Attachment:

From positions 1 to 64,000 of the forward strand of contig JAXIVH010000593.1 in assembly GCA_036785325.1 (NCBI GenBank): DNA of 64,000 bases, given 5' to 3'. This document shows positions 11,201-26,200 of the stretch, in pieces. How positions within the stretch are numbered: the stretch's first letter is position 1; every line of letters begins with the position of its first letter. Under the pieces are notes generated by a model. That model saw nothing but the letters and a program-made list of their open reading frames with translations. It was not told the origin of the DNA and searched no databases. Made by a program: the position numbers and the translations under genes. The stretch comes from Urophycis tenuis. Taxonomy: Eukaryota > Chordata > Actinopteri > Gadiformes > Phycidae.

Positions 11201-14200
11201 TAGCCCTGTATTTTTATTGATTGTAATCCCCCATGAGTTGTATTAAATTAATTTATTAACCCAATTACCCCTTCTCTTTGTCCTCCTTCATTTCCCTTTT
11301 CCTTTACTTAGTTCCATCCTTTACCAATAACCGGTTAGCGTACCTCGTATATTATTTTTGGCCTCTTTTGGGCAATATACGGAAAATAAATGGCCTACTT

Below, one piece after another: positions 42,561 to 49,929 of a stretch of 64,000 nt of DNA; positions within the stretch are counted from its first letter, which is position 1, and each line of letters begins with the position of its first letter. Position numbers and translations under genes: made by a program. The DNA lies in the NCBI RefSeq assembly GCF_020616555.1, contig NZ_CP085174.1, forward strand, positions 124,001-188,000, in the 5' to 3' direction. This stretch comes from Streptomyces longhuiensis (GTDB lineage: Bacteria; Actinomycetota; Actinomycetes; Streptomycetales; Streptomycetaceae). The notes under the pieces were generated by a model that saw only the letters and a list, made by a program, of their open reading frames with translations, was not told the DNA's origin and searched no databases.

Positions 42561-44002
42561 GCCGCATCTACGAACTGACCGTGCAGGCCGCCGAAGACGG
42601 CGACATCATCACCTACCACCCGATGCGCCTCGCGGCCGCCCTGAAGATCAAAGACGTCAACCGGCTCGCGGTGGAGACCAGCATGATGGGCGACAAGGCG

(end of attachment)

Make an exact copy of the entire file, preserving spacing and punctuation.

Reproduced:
From positions 1 to 64,000 of the forward strand of contig JAXIVH010000593.1 in assembly GCA_036785325.1 (NCBI GenBank): DNA of 64,000 bases, given 5' to 3'. This document shows positions 11,201-26,200 of the stretch, in pieces. How positions within the stretch are numbered: the stretch's first letter is position 1; every line of letters begins with the position of its first letter. Under the pieces are notes generated by a model. That model saw nothing but the letters and a program-made list of their open reading frames with translations. It was not told the origin of the DNA and searched no databases. Made by a program: the position numbers and the translations under genes. The stretch comes from Urophycis tenuis. Taxonomy: Eukaryota > Chordata > Actinopteri > Gadiformes > Phycidae.

Positions 11201-14200
11201 TAGCCCTGTATTTTTATTGATTGTAATCCCCCATGAGTTGTATTAAATTAATTTATTAACCCAATTACCCCTTCTCTTTGTCCTCCTTCATTTCCCTTTT
11301 CCTTTACTTAGTTCCATCCTTTACCAATAACCGGTTAGCGTACCTCGTATATTATTTTTGGCCTCTTTTGGGCAATATACGGAAAATAAATGGCCTACTT

Below, one piece after another: positions 42,561 to 49,929 of a stretch of 64,000 nt of DNA; positions within the stretch are counted from its first letter, which is position 1, and each line of letters begins with the position of its first letter. Position numbers and translations under genes: made by a program. The DNA lies in the NCBI RefSeq assembly GCF_020616555.1, contig NZ_CP085174.1, forward strand, positions 124,001-188,000, in the 5' to 3' direction. This stretch comes from Streptomyces longhuiensis (GTDB lineage: Bacteria; Actinomycetota; Actinomycetes; Streptomycetales; Streptomycetaceae). The notes under the pieces were generated by a model that saw only the letters and a list, made by a program, of their open reading frames with translations, was not told the DNA's origin and searched no databases.

Positions 42561-44002
42561 GCCGCATCTACGAACTGACCGTGCAGGCCGCCGAAGACGG
42601 CGACATCATCACCTACCACCCGATGCGCCTCGCGGCCGCCCTGAAGATCAAAGACGTCAACCGGCTCGCGGTGGAGACCAGCATGATGGGCGACAAGGCG